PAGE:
Mrs Thatcher gav the impresion that the 1983 result for the Lib-SDP Alians was ther own fault for trIing to violat the sanktity of the tw-party system ( wich the British konstitution dos not rekognis, as distinkt from the rIt to a 'loyal oposition' ). In any kais, that is not al that was at isyu. Lyding Social Demokrats brok with the Labor haf of the tw-party system, wen it rejekted 'uon member uon vot' as the way of manajing its party afairs.

On that elektion nIt, uon of the most popular and abl kabinet ministers, Michael Heseltine was the only senior Tory I herd giv any thot, to defending the simpl majority system.

His exkuses went lIk this:

The Alians wudnt hav behav'd any beter to the Torys, if viktory had byn thers.

So, he admited the Torys wer behaving badly. But aktualy, he was probably rIt. Bertrand Russell said it is a mistak to belyv in the superior virtu of the opres'd. In the past quarter sentury, the atitud of the Liberals and ther alIs has put ther geting mor syts for vots befor any-thing els. The Liberals hw wud prostitut ther historik prinsipls for a fw mor syts in parliment, as Norman St John Stevas, uons put it, at Tory party konferens.

Never the les, Heseltine's first argument of tu quoque, or 'yu also' ( ar gilty ) is anarkik. It is the selfish belyf that every-uon is selfish and deservs only to be selfishly tryted. This wud lyd, as Thomas Hobbes said, to a stait of 'war of al against al' in wich lIf wud be 'solitary, poor, nasty, brutish and short.'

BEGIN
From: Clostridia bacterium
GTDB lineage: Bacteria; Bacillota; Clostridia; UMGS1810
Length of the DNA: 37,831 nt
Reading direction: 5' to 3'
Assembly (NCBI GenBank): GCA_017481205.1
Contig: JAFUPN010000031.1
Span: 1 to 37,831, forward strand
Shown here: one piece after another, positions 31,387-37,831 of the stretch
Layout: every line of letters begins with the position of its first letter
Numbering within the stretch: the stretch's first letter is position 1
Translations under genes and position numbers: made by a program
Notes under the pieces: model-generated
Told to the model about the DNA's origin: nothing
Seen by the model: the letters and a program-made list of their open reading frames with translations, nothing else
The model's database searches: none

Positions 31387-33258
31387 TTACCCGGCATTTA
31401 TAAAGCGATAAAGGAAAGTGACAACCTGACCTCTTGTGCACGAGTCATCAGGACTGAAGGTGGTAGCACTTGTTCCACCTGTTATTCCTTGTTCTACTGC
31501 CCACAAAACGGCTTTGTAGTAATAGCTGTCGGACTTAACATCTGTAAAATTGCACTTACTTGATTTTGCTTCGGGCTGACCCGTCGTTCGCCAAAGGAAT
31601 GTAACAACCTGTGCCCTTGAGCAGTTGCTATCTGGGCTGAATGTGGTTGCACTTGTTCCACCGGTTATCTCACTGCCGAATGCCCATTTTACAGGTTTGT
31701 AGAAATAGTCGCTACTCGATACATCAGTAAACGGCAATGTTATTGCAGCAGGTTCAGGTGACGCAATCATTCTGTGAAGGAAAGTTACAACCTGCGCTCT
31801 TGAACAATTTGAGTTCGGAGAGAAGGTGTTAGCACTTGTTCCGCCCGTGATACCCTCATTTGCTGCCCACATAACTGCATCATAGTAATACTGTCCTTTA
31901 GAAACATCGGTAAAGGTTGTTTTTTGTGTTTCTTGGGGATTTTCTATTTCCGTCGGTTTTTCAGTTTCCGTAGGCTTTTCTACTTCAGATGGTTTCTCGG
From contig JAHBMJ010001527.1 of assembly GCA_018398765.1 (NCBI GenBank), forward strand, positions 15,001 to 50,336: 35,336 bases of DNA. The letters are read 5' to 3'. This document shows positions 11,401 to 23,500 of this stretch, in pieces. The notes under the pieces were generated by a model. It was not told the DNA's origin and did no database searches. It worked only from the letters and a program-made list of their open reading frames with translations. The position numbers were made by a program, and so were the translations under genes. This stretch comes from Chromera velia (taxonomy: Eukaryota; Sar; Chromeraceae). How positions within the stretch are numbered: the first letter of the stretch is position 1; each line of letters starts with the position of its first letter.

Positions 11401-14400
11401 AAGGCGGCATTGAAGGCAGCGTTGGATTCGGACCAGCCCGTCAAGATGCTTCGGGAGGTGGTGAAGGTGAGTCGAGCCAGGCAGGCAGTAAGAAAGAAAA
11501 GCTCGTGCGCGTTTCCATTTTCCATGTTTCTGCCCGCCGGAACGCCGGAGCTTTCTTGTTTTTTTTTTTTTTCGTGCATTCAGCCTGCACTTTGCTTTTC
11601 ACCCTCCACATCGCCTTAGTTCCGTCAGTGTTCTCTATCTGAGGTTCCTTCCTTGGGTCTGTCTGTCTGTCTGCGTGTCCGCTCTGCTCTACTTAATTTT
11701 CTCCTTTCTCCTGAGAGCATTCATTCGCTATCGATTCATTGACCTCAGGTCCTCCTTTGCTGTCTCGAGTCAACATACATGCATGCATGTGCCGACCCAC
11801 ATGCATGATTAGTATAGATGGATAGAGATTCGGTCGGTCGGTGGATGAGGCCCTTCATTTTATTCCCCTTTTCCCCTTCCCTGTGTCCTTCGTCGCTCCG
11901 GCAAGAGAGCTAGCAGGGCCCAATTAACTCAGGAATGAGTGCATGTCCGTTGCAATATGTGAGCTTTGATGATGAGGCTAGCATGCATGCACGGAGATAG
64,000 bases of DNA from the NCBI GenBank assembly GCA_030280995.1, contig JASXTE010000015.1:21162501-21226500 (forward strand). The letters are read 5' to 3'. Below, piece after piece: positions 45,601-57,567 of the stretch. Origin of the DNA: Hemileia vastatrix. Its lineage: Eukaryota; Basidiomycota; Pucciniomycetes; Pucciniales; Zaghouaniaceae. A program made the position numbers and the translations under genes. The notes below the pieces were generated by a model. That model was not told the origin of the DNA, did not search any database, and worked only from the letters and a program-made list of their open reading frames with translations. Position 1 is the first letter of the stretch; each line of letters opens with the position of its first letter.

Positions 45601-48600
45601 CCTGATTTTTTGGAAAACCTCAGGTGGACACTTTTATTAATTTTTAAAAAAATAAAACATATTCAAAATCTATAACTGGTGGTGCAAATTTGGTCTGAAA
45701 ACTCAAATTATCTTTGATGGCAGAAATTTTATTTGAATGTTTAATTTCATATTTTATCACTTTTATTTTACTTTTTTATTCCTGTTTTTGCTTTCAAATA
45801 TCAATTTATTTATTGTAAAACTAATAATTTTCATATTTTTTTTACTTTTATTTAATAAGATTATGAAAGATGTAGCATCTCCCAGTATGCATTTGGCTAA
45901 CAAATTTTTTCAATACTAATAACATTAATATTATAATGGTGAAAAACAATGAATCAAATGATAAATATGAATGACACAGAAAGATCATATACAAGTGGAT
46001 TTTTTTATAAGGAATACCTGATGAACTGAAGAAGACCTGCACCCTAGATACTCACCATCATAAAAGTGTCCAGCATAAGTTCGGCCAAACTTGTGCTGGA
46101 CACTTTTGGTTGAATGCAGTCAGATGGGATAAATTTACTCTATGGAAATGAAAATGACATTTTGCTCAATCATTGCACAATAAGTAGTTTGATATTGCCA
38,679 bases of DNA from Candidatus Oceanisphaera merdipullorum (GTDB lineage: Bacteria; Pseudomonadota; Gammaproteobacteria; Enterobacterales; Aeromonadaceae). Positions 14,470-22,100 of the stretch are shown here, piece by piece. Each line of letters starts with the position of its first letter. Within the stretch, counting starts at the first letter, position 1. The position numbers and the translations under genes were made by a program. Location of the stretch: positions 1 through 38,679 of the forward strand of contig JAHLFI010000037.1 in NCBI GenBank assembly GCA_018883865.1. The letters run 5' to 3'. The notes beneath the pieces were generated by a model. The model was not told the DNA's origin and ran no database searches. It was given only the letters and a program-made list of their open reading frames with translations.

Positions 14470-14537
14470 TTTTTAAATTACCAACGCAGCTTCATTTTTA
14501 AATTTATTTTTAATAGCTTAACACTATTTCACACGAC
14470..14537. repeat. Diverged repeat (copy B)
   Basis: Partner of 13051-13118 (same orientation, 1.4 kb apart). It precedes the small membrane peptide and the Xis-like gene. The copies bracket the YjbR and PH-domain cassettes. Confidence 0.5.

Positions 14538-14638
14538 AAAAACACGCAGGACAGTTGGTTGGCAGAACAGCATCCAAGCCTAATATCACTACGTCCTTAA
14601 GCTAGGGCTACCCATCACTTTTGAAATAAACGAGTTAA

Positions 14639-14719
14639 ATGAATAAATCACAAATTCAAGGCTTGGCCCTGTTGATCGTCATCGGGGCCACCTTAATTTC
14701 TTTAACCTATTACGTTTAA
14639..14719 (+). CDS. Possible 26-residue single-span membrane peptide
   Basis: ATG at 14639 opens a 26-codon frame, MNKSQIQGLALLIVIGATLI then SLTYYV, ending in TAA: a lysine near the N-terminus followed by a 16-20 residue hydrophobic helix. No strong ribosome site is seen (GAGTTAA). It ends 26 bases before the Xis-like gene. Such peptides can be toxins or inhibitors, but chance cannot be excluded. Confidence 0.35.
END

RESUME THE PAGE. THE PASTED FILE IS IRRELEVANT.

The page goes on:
Michael Heseltine's sekond exkus against the inequity of the 1983 elektion admited that the system was unfair. But it kud be unfair in the Alians's favor, an other tIm.

Hyr, Heseltine syms to kontradikt himself. Is he saying, yes the system givs unfair results, but no, it isnt unfair, bekaus the unfairnes kan hapen to others insted? Wat kompensation is uon unfairnes for an other? Both unfairneses remain unfair.

This sekond exkus kan be redus'd to the absurd ( reductio ad absurdum ). It implIs ther's no nyd to bother about any-uon being unjustly tryted, bekaus the wyl of fortun may always turn again in ther favor. It was an other apolojy for anarky.

( An other ryson, the arch-European, Heseltine gav, was the Kontinental experiens of unstabl multi-party governments. This indyd folows from ther PR systems, wich ar bais'd on a vot for a party division. But transferabl voting alows unitary chois. STV alows voters to prefer a partikular kalition and therfor mak a desisiv chois of the government's komposition. With STV, ther's no nyd for post-elektion wyling and dyling betwyn the partys, befor a government kan be form'd. )